Roger Ebert of the Chicago Sun-Times gave it 2.5 out of 4.[10] Kenneth Turan of the Los Angeles Times wrote that while the "production values are not lacking", "Wallace, in his first try at directing, has been unable to unify the film’s disparate elements. There’s swordplay and tragedy, slapstick and romance, lots of DiCaprio for all those teenage girls--there’s everything but a consistent style. And events are handled so broadly it’s not surprising to learn that the director’s inspiration was the Classics Illustrated version of the Dumas novel he read as a youth."[5]


The film was nominated for the Best Original Score for an Adventure Film by the International Film Music Critics Award (IFMCA).[11]

Depardieu was nominated for the European Film Academy Achievement in World Cinema Award for his role as Porthos.[12] DiCaprio won a Golden Raspberry Award for Worst Screen Couple for his interactions as twins.[13]


The Man in the Iron Mask (Original Soundtrack)
Soundtrack album by
ReleasedMarch 10, 1998 (1998-03-10)
LabelMilan Records
Nick Glennie-Smith chronology
Home Alone 3
The Man in the Iron Mask (Original Soundtrack)
The Lion King II: Simba's Pride
Review scores

The soundtrack was written by the English composer Nick Glennie-Smith.

2."Heart of a King"3:18
3."The Pig Chase"3:28
4."The Ascension"00:49
5."King for a King"6:21
6."The Moon Beckons"2:15
7."The Masked Ball"1:28
8."A Taste of Something"3:58
9."Kissy Kissie"2:07
10."Training to Be King"1:38
11."The Rose"2:20
12."All Will Be Well"1:06
13."All for One"4:39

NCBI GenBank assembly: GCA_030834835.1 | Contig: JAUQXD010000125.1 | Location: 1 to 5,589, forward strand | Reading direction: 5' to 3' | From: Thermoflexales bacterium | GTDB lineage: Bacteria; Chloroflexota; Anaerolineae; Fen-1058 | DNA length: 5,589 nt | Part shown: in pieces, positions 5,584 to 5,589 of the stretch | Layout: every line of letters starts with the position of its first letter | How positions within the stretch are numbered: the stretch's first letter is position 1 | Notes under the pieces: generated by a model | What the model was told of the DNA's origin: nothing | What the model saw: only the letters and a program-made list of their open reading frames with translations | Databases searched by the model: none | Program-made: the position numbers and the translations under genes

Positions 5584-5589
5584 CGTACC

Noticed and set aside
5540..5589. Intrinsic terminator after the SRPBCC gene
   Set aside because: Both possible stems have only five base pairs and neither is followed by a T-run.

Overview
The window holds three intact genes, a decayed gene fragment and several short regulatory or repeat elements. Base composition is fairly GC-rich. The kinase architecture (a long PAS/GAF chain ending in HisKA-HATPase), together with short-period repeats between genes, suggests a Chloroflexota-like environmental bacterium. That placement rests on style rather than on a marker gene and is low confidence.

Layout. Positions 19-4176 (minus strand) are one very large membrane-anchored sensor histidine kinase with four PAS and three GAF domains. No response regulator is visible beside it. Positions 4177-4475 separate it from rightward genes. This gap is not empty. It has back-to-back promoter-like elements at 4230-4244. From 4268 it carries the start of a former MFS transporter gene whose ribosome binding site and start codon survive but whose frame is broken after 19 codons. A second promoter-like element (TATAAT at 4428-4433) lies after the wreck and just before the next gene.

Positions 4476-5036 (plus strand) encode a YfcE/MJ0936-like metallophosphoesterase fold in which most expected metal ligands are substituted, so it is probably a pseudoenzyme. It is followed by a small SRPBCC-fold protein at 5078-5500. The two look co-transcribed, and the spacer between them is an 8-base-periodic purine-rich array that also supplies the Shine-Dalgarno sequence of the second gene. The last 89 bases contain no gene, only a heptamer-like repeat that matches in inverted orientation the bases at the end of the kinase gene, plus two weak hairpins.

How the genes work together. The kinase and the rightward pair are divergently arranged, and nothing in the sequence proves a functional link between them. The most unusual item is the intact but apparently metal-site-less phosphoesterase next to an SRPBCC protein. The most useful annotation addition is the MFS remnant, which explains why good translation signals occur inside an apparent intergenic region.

14."Greatest Mystery of Life"1:49
15."Raoul and Christine"1:51
16."It is a Trap"2:45
17."Angry Athos"1:55
18."Raoul's Letter"1:00
19."The Palace"0:26
20."Raoul's Death"1:32
21."The Queen Approaches"1:51
Total length:50:34


  1. ^ "The Man in the Iron Mask". British Film Institute. London. Archived from the original on February 7, 2009. Retrieved November 10, 2012.
  2. ^ "The Man in the Iron Mask (1998) - Financial Information". The Numbers.
  3. ^ "The Man in the Iron Mask". Box Office Mojo. Retrieved December 18, 2022.
  4. ^ Olthuis, Andrew. "The Man in the Iron Mask". Allmovie. Retrieved November 10, 2012.
  5. ^ a b Turan, Kenneth (March 13, 1998). "All in a Masquerade". Los Angeles Times. Archived from the original on December 19, 2022. Retrieved 19 December 2022.
  6. ^ "The Man in the Iron Mask". Rotten Tomatoes. Retrieved January 4, 2023.
  7. ^ "The Man in the Iron Mask Awards". Metacritic. Retrieved January 4, 2023.
  8. ^ "Home". CinemaScore. Retrieved 2022-03-06.
  9. ^ "Critical Mass". Entertainment Weekly. March 27, 1998. The Man in the Iron Mask MGM/UA B+ [CINEMASCORE Audiences across the U.S.]
  10. ^ Ebert, Roger (March 13, 1998). "The Man in the Iron Mask movie review (1998) | Roger Ebert". Chicago Sun-Times.
  11. ^ "1998 FMCJ Awards". International Film Music Critics Association. 18 October 2009. Retrieved 19 December 2022.
  12. ^ "The Man in the Iron Mask". European Film Awards. Retrieved 19 December 2022.
  13. ^ Pirnia, Garin (January 26, 2017). "12 Surprising Razzie Award Winners". Mental Floss. Retrieved 19 December 2022.
  14. ^ "The Man in the Iron Mask (Music from the Original Motion Picture Soundtrack)". AllMusic.
  15. ^ "The Man in the Iron Mask". FilmTracks. Retrieved August 28, 2022.

External links[edit]